……………………………………………… ““Like a crocodile, fat crocodile, fat bastard.”
There’s an old writing trick whereby you talk about a character before they enter. This gives the audience a loaded idea of what they’re dealing with as soon as the character enters. It picks up the tension. Quentin Tarintino did this in ‘Reservoir Dogs’. Mr Pink and Mr White are talking about how crazy Mr Blonde was shooting people patiently and calmly at the bank. Thus, when Mr Blonde enters, you’ve already presupposed the fact that the guy currently on the screen is a straight-up maniacal psycho. The same trick was used here.
When I was watching that restaurant scene, I understood that the dread befalling the characters’ faces presaged that the fulla flying in from England will be the most horrible person you can imagine. What I didn’t envision was that Ben Kingsley would knock it out of the ball park and present a horrible person far worse than I could ever imagine.
This is not Gandhi.
Don Logan is a vile, slimy, extremely unpleasant, ‘well-Ard’, intimidating, manipulative sociopath of the highest calibre. He fires off saliva-drenched swearwords like a Tommy Gun. He’s violently vicious one second and then sadistically endearing the next. No one likes talking to him. He despises Spain and anything that represents having a good time. His presence hangs over festivities like a pall, draining any life from them. He will stare you down longer. He literally will not take No for an answer. He will go down as the one of the greatest film villains of all time.
With all great villains, there has to be reasoning behind him. He has created an ego for himself that is so selfish, it is void of any true human social skills. That’s why he talks to himself in the mirror – the one person he can open himself up to. He is alone. He finds it difficult that Gal is happy in retirement and he finds it difficult to express his love for Jackie. For him, he would rather take them all down into a pit of shit, rather than unveil himself or dent his image.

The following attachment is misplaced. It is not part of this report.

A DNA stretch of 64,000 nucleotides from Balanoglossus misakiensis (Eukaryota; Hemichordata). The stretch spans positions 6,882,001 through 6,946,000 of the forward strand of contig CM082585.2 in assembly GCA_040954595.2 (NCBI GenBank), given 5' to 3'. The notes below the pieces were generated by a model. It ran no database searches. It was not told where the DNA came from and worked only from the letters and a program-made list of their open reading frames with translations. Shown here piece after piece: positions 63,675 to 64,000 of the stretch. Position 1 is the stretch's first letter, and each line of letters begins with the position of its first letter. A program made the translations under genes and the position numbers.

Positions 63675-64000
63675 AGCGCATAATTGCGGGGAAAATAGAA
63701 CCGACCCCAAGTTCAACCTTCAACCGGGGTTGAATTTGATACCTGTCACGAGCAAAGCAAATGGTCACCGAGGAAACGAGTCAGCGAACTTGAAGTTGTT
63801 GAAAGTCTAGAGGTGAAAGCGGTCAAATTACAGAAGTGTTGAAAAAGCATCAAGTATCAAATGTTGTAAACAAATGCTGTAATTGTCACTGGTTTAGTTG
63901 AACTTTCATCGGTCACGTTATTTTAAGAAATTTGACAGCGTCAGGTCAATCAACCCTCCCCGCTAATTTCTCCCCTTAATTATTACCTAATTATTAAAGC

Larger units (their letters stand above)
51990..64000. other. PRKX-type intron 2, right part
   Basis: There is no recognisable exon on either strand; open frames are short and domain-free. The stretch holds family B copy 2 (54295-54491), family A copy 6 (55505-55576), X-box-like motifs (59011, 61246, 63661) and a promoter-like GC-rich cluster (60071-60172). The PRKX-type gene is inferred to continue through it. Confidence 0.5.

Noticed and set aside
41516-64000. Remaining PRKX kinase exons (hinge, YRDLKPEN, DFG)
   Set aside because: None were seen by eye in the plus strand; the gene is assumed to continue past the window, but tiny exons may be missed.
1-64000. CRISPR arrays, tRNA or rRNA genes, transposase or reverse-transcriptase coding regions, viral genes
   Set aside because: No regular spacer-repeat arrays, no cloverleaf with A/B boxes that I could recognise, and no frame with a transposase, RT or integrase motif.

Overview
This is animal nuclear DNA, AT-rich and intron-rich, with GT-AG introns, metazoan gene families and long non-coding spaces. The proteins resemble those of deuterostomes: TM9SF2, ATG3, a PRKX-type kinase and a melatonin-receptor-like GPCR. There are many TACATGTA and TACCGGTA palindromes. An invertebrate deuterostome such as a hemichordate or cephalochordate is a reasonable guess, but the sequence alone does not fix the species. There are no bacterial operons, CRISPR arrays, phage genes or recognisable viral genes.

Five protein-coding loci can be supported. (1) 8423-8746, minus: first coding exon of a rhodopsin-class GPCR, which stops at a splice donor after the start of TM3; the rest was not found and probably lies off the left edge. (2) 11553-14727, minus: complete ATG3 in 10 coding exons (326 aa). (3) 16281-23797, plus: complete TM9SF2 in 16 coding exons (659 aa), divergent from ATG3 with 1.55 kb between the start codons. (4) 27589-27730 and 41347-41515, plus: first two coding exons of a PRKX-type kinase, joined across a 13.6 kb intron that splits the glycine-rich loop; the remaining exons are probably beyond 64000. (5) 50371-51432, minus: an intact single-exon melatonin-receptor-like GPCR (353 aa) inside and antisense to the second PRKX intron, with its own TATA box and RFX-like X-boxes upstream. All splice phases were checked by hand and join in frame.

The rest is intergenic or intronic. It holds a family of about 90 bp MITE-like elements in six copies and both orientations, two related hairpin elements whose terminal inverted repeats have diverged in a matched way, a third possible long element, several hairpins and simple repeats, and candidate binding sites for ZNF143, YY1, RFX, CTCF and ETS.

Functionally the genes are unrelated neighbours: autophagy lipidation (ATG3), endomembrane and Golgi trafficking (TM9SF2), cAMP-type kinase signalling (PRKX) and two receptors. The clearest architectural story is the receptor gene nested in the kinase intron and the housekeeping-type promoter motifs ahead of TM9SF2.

And it’s with that, that I somewhat view Don Logan sympathetically. Even when shot down with a rifle; even when it takes four people to shred him to pieces; even when he’s shot down once again; he still doesn't concede defeat. What a sad, lonely robot!
……………………………………………… “You want me to cut your hands off and use it as an ashtray?”
Just a few more notes about this great film:
* The cinematography of Spain is luscious. It comes off as refreshing, glorious and expansive. Then cut to the cinematography of England, which in contrast is sooty, grey and insular. Some beautiful shots, there.
* The Electronica soundtrack by UNKLE is creeping, fuzzing and thumping – all the aural pressures you’d need for a great thriller.
* My favourite scene is definitely “I know a bloke who knows a bloke.” I’ve been a fan of similar scenes where a character is telling a story to another character, a story that’s not really essential to the plot, and the audience is edited into the said story, i.e.:
………… the commode story that Mr Orange tells.
………… the campfire story in ‘Stand By Me’.
………… the Mariachi story Steve Buscemi tells Cheech Marin in ‘Desperado’.
………… the story the Rabbi tells in ‘A Serious Man’ about the Goy’s teeth.
………… the story Jonah Hill tells in ‘Superbad’, about being addicted to drawing dicks.
Youtube them or Metacafe them, if ya can. They're all incredible scenes.
* That Rabbit Man was unbelievably disturbing. It joins the great cinematic tradition of mysterious animals as metaphors – as mysterious as the deer in ‘The Queen’; as primal as the wolf in ‘Fantastic Mr. Fox’ and as scary as that other Rabbit Man, the one in ‘Donnie Darko’.
* Julianne White, who played Jackie, was fiiiiiiiiiiiiiiiiiinnnnnnnnnneeeeeeeeeee!
* Looking back on great British Gangster films (‘Long Good Friday’, ‘Gangster Number One’, ‘Lock Stock…’, ‘The Hit’, ‘Get Carter’, ‘Bronson’, ‘Layer Cake’, ‘Brighton Rock’, ‘The Limey’, ‘RocknRolla’), this is definitely my favourite of the bunch.